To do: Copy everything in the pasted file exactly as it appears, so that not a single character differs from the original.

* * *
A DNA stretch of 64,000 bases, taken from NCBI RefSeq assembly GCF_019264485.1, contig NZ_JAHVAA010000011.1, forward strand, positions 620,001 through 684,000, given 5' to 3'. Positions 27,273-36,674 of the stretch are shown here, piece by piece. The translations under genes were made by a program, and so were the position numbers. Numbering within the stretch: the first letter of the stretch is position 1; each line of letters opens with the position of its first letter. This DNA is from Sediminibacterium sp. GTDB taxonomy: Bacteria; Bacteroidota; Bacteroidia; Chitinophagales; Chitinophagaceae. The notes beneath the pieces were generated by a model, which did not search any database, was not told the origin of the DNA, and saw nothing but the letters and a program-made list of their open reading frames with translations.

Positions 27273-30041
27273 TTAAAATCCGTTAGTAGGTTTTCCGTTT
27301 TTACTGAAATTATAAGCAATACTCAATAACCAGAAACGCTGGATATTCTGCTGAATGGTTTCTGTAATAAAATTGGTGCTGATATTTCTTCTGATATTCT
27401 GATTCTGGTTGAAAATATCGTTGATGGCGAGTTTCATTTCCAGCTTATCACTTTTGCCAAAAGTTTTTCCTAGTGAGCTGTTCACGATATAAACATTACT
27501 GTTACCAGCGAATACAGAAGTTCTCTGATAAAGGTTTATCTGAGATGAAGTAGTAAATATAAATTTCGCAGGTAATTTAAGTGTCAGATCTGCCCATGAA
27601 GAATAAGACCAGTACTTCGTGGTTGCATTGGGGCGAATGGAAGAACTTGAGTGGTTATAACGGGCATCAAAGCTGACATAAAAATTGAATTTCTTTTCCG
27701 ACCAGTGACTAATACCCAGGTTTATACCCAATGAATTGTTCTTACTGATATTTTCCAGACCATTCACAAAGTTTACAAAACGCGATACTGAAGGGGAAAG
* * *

A DNA stretch of 64,000 bases, taken from NCBI RefSeq assembly GCF_019264485.1, contig NZ_JAHVAA010000011.1, forward strand, positions 620,001 through 684,000, given 5' to 3'. Positions 27,273-36,674 of the stretch are shown here, piece by piece. The translations under genes were made by a program, and so were the position numbers. Numbering within the stretch: the first letter of the stretch is position 1; each line of letters opens with the position of its first letter. This DNA is from Sediminibacterium sp. GTDB taxonomy: Bacteria; Bacteroidota; Bacteroidia; Chitinophagales; Chitinophagaceae. The notes beneath the pieces were generated by a model, which did not search any database, was not told the origin of the DNA, and saw nothing but the letters and a program-made list of their open reading frames with translations.

Positions 27273-30041
27273 TTAAAATCCGTTAGTAGGTTTTCCGTTT
27301 TTACTGAAATTATAAGCAATACTCAATAACCAGAAACGCTGGATATTCTGCTGAATGGTTTCTGTAATAAAATTGGTGCTGATATTTCTTCTGATATTCT
27401 GATTCTGGTTGAAAATATCGTTGATGGCGAGTTTCATTTCCAGCTTATCACTTTTGCCAAAAGTTTTTCCTAGTGAGCTGTTCACGATATAAACATTACT
27501 GTTACCAGCGAATACAGAAGTTCTCTGATAAAGGTTTATCTGAGATGAAGTAGTAAATATAAATTTCGCAGGTAATTTAAGTGTCAGATCTGCCCATGAA
27601 GAATAAGACCAGTACTTCGTGGTTGCATTGGGGCGAATGGAAGAACTTGAGTGGTTATAACGGGCATCAAAGCTGACATAAAAATTGAATTTCTTTTCCG
27701 ACCAGTGACTAATACCCAGGTTTATACCCAATGAATTGTTCTTACTGATATTTTCCAGACCATTCACAAAGTTTACAAAACGCGATACTGAAGGGGAAAG